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Developing rugged robots for the nuclear industry

ERASE robot

Robots have fascinated humans for many years and the idea of having a remotely controlled or autonomous machine at our beck and call has always appealed. But robots are becoming increasingly important in areas where humans cannot go – from war zones to hazardous industrial environments. The Japanese have even developed a robot to collect injured people in areas that medical crews cannot reach.

Achieving the ruggedness, reliability and real time control required of these autonomous systems has always posed a challenge. French industrial consortium INTRA Groupe has been facing this problem for many years with a series of robots for repairing nuclear power stations, especially after accidents. These systems have to operate from a considerable distance to keep the operators safe from any contamination while providing real time response over many kilometres. Devices ranging from exploratory robots to giant earth removal trucks not only have to be controlled remotely, but also have to operate reliably in harsh environments.
Until now, many systems in these robots have been proprietary, as standard equipment has not met system performance requirements. However, this has made it difficult to evolve the system without changing the software.
However, commercial boards and software are becoming viable for use in the most challenging designs. INTRA, with the help of ECA, is replacing 15 year old systems with Pentium 4 based boards, linked to specialist interface and communications boards, while moving to a new software architecture. This combination is allowing robot systems to be updated quickly and efficiently without introducing bugs and problems.
A long lifetime is required for the boards,
With the robots remaining in service for 20 years, a long lifetime is needed for the boards, so additional stocks have been purchased and are ready to replace any faults. Moving to commercial software also means there is the potential to upgrade the boards in the future while maintaining the same software base, allowing the systems to evolve in a controlled way.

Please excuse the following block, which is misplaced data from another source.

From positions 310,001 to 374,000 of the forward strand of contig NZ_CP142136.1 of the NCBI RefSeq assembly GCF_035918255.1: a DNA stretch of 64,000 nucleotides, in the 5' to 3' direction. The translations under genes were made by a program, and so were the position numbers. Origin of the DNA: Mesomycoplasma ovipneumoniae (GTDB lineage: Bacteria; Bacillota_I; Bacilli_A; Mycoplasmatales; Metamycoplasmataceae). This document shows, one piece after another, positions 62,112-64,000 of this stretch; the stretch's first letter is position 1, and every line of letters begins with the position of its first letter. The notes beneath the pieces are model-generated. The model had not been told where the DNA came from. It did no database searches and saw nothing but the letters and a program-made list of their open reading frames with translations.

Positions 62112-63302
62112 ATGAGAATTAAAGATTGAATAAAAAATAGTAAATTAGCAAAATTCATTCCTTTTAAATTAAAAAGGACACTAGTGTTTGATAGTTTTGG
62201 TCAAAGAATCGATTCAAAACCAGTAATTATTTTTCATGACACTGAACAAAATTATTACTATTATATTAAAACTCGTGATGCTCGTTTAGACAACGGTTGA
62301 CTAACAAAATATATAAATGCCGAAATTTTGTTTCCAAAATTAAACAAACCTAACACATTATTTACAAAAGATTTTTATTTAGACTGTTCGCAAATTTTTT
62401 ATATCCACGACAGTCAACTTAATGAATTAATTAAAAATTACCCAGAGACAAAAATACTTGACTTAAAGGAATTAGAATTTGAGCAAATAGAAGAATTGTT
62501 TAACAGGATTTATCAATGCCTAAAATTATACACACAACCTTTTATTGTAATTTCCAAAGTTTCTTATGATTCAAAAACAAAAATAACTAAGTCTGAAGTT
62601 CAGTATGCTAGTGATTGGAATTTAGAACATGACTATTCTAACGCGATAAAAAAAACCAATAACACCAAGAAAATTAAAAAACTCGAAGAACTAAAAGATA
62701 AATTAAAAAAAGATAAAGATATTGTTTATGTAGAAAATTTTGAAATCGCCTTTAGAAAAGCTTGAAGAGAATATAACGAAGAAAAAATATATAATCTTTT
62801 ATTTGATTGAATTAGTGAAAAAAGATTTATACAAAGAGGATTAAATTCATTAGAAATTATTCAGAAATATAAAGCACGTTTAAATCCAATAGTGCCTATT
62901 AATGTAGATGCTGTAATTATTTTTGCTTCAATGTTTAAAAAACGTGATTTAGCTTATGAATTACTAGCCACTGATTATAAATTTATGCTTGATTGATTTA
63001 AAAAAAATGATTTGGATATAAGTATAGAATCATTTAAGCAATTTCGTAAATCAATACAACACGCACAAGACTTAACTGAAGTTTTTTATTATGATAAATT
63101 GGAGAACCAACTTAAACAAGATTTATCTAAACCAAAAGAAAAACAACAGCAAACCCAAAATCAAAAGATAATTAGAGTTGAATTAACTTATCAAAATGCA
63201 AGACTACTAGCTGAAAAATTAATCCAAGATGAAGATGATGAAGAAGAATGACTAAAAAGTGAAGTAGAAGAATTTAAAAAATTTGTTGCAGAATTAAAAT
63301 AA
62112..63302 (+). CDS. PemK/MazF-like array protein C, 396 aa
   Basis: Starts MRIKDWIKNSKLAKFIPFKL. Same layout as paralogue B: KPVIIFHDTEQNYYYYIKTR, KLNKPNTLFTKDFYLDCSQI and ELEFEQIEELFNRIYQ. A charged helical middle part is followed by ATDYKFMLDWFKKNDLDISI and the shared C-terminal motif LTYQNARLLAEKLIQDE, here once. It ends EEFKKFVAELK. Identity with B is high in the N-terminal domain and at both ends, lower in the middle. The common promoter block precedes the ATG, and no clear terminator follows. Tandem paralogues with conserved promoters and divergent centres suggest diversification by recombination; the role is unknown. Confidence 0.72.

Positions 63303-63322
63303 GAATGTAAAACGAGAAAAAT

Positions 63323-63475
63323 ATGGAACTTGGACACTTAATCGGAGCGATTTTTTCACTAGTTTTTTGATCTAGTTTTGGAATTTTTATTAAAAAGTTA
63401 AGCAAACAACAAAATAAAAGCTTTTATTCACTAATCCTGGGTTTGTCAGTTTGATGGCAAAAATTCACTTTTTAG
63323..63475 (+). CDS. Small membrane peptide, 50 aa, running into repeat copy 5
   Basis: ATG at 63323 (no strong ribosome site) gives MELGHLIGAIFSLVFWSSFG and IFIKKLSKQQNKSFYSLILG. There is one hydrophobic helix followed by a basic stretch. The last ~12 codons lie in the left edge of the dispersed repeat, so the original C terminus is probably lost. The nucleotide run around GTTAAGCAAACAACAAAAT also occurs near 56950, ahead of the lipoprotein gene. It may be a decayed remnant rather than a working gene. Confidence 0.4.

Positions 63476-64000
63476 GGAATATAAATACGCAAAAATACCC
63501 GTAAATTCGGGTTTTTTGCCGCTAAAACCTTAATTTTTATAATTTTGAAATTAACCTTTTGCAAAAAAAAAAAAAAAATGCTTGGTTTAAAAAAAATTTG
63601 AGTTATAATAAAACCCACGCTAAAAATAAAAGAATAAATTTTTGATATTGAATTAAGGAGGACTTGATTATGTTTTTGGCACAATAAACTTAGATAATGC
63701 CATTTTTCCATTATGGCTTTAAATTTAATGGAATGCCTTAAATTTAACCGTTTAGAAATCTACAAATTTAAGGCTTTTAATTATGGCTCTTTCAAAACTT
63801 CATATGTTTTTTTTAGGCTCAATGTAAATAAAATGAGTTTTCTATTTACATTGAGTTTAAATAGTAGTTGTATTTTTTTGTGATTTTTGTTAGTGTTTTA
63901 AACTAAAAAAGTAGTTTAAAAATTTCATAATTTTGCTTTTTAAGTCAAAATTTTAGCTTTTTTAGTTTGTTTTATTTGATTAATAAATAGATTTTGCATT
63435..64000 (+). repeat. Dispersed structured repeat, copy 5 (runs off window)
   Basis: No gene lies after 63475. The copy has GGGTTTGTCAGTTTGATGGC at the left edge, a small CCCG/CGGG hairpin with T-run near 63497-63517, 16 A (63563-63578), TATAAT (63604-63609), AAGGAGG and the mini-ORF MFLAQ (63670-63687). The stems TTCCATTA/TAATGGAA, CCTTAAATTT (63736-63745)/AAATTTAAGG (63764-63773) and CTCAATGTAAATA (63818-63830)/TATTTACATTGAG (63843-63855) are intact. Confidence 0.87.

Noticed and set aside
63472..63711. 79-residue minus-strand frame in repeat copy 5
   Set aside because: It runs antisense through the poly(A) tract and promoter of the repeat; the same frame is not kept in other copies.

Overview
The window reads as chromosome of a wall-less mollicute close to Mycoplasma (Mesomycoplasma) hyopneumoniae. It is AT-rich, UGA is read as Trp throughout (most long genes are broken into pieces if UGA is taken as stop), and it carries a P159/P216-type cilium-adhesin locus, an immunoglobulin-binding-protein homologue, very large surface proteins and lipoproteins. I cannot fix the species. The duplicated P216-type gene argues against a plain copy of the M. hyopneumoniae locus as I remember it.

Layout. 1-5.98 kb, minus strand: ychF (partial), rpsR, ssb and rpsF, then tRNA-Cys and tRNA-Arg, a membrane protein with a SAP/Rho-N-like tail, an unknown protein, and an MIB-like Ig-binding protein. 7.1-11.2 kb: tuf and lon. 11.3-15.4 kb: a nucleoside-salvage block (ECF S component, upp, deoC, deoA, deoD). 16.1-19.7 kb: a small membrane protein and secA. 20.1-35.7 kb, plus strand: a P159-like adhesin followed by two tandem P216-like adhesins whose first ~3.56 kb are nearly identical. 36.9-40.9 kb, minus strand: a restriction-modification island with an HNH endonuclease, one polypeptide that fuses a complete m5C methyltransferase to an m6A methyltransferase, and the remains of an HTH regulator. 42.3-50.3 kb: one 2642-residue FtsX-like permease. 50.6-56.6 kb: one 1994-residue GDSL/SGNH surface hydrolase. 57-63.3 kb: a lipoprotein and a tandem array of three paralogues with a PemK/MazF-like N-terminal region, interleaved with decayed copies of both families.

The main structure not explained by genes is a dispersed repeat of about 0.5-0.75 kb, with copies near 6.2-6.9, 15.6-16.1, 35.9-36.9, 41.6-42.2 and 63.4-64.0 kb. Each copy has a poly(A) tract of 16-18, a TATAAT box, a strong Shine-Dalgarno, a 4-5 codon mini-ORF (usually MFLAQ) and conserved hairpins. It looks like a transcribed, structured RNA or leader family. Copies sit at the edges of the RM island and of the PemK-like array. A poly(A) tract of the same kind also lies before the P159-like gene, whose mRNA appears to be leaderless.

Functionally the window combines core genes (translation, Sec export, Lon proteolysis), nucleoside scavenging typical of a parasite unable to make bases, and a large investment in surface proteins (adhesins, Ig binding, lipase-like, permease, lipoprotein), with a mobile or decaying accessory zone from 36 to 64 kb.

INTRA, owned by a consortium of the French nuclear equipment companies, develops, builds and maintains the fleet of robots ready for action. It previously used the Irmx OS real time operating system, developed specifically for the nuclear industry. Because moving to a commercial OS opens up long term development and support and a wider range of tools, INTRA evaluated other embedded operating systems and the open source Linux software before selecting Wind River's VxWorks. Determinism, stability and low footprint, combined with maintenance and life cycle support programs, makes VxWorks suitable for the application, matching specific control system requirements.
VxWorks runs across multiple control units in the system – from the screens in the control centre to control units in the robots – wherever real time response is required. The robots are controlled by a wireless link that runs a robust, high performance proprietary coding scheme developed in the 1990s. This uses a band of 20 frequencies provided by the French army so availability can be guaranteed during an emergency. The robots can also be controlled over a 5km optical fibre and the same protocol is used to give identical latency and determinism.
To give the operator guaranteed real time control, the system needs a response time of less than 100ms for all data, three channels of high resolution video from the robot and any startup operations. This is a challenge for any OS and a key reason why INTRA Groupe chose VxWorks.
The VERI II, ERASE (pictured), and ERELT remote robots, used to investigate buildings in the contamination zone and to collect samples for further study, have already been upgraded to VxWorks. Because they can stay in contamination zones for up to 80 hours, each robot has to be rugged, with high levels of protection against cumulative software errors from radiation particle strikes
The next move is to integrate VxWorks into EBENNE, a 20tonne, 10m long remote control earth moving truck which features six cameras.
These robotic systems have to operate reliably and effectively in some of the worst environments known to man. In the past, this has meant developing proprietary hardware and software. However, the availability of high performance real time systems is allowing these systems to move to commercial implementations to meet the high requirements of latency and ruggedness and to allow new features to be added in the future.

Jens Wiegand, general manager for industrial/medical solutions, Wind River

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